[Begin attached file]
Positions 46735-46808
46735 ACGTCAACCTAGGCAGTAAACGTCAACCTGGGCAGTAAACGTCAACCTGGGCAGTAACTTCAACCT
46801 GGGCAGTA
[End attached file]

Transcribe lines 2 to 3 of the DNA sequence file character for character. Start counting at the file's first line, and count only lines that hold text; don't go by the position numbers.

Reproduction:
46735 ACGTCAACCTAGGCAGTAAACGTCAACCTGGGCAGTAAACGTCAACCTGGGCAGTAACTTCAACCT
46801 GGGCAGTA